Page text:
You are definitely right about that. I think they are both problems. I would love to think that we could all find common ground but I'm not holding my breath. All we can do is keep on keeping on. Thanks for sharing your views. You have a very good point..

Gina Molnar

I am the mother of a mostly non-verbal 3 year old autistic child. He only says a handful of words and sings "The Wheels on the Bus" or "This Old Man" all the time. He wakes up screaming in the middle of the night and can't tell me what's wrong. I don't know what the future holds for him. I am exhausted as is my husband. We're sick of people telling us how his life will be. How can you know? Pollyanna people mean well, but they just don't get it.


Gina, I'm right there with you. I have actually been hear from quite a few autistic adults lately. They give me hope that nothing is ever set in stone. They are like angels bring hope to parents like us who are not sure what the future holds. They keep telling me anything is possible. Sometimes it's hard to have hope but hearing from adult Autistic is truly inspiring and helps me to have hope. You are 100% right. Thank you for sharing. Hang in there and if I can ever help please let me know..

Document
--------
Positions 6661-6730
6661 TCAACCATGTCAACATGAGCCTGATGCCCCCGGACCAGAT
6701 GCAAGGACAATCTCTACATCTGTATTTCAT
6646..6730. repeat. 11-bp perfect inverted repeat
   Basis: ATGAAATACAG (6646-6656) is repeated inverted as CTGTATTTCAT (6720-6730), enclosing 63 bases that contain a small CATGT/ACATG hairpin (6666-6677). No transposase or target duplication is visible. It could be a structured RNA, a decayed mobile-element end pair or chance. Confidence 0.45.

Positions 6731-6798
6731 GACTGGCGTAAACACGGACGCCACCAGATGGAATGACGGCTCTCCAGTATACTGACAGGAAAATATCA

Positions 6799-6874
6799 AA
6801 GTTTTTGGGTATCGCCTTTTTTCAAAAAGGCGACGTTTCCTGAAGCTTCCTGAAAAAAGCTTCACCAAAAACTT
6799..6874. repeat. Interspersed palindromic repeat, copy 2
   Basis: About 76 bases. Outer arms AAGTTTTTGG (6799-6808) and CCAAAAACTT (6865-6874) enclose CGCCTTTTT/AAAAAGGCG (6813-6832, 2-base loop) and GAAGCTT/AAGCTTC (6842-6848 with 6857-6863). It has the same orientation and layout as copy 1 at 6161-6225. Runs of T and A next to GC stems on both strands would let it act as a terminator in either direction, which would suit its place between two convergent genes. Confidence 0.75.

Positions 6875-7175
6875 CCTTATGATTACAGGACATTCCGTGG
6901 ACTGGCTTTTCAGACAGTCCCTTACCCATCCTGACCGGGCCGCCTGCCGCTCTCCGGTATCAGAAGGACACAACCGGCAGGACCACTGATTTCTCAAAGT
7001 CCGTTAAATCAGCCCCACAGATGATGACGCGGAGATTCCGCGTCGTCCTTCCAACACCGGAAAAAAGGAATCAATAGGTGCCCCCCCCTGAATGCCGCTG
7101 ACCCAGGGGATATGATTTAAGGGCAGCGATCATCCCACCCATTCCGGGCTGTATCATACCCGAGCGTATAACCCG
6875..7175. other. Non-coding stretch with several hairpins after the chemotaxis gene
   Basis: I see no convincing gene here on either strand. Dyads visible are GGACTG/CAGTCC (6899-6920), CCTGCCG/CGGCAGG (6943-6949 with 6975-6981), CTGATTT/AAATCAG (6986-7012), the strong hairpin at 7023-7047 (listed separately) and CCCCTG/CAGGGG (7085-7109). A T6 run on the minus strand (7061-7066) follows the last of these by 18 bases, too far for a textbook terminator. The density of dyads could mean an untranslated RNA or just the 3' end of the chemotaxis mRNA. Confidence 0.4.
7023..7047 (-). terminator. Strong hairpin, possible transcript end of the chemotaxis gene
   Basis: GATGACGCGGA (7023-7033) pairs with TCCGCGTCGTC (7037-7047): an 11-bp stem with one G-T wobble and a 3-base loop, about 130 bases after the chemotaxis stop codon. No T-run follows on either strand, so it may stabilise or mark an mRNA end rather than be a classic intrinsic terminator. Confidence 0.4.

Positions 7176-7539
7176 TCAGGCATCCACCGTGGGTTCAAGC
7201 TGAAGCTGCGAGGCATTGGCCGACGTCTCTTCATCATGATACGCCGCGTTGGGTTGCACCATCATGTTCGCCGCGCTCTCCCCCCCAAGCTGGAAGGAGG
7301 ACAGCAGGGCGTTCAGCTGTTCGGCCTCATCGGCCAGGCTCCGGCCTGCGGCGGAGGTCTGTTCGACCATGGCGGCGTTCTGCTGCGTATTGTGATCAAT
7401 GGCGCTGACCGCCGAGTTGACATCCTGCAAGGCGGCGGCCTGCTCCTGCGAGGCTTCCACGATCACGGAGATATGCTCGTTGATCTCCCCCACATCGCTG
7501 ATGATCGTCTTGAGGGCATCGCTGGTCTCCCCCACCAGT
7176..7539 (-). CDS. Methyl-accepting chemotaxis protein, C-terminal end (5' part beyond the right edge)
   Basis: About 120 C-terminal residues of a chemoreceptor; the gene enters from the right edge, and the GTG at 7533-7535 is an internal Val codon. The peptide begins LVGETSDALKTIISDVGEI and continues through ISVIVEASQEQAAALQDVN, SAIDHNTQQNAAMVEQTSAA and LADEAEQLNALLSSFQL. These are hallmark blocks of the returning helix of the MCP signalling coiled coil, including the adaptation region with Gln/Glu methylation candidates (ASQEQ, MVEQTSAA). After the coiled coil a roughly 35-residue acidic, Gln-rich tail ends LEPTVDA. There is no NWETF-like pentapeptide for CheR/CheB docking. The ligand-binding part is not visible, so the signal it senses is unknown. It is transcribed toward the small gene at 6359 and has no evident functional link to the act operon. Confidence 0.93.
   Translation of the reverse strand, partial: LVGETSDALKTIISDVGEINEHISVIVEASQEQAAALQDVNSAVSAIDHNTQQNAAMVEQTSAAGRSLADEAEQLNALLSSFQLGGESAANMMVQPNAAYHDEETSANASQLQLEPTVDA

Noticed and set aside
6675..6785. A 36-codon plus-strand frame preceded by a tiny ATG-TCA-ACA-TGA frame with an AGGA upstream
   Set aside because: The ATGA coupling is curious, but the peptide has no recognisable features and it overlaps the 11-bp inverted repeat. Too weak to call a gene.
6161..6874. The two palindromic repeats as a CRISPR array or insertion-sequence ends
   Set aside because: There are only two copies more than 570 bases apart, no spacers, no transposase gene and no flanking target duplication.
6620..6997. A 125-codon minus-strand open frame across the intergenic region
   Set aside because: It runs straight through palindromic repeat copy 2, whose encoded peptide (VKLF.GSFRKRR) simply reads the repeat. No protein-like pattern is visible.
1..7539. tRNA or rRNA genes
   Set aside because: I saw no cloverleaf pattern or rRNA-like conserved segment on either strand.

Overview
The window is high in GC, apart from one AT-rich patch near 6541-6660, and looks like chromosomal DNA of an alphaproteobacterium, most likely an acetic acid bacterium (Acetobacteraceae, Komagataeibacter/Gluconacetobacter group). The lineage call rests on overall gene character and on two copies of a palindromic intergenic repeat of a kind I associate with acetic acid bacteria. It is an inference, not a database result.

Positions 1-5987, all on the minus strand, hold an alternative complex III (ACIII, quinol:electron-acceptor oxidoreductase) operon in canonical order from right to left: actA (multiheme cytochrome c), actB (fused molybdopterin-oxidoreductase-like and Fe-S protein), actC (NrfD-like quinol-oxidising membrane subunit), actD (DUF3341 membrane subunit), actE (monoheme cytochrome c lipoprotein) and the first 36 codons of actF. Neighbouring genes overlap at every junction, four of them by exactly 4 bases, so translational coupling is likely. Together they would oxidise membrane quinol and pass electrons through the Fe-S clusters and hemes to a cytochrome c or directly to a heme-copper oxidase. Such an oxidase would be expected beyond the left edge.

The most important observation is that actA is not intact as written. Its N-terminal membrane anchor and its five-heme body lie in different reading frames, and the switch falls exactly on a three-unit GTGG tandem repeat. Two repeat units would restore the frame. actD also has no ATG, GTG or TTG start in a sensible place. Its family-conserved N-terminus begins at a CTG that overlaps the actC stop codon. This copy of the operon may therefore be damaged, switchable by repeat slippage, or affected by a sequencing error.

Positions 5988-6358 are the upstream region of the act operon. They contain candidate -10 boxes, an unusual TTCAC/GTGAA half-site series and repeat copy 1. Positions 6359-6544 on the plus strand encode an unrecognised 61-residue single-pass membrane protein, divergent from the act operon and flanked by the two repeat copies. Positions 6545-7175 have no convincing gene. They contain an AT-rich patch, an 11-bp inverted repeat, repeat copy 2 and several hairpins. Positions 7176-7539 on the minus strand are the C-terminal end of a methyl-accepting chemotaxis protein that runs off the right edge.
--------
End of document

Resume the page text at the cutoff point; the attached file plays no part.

Liz Joyce

A very well-written post! I am the mother of a high-functioning Aspie boy; one of his friends is low-functioning. What his parents go through is nothing like my husband and I go through -- it is much, much harder and much more 'all-encompassing.' Thank you for sharing your perspective!


Everything is relative but Autism is so vastly different from person to person that one voice or one example cannot represent the community. Thank you for sharing your view. The community needs more like you. Thank you

Renee H

Well said - very, very true! We need more complete "autism awareness" in order for the rest of the world to truly understand autism and all of the possible things that word can mean...


Absolutely, Autism is not one size fits all. Everyone is different and so is their experience. 🙂 Thank yoj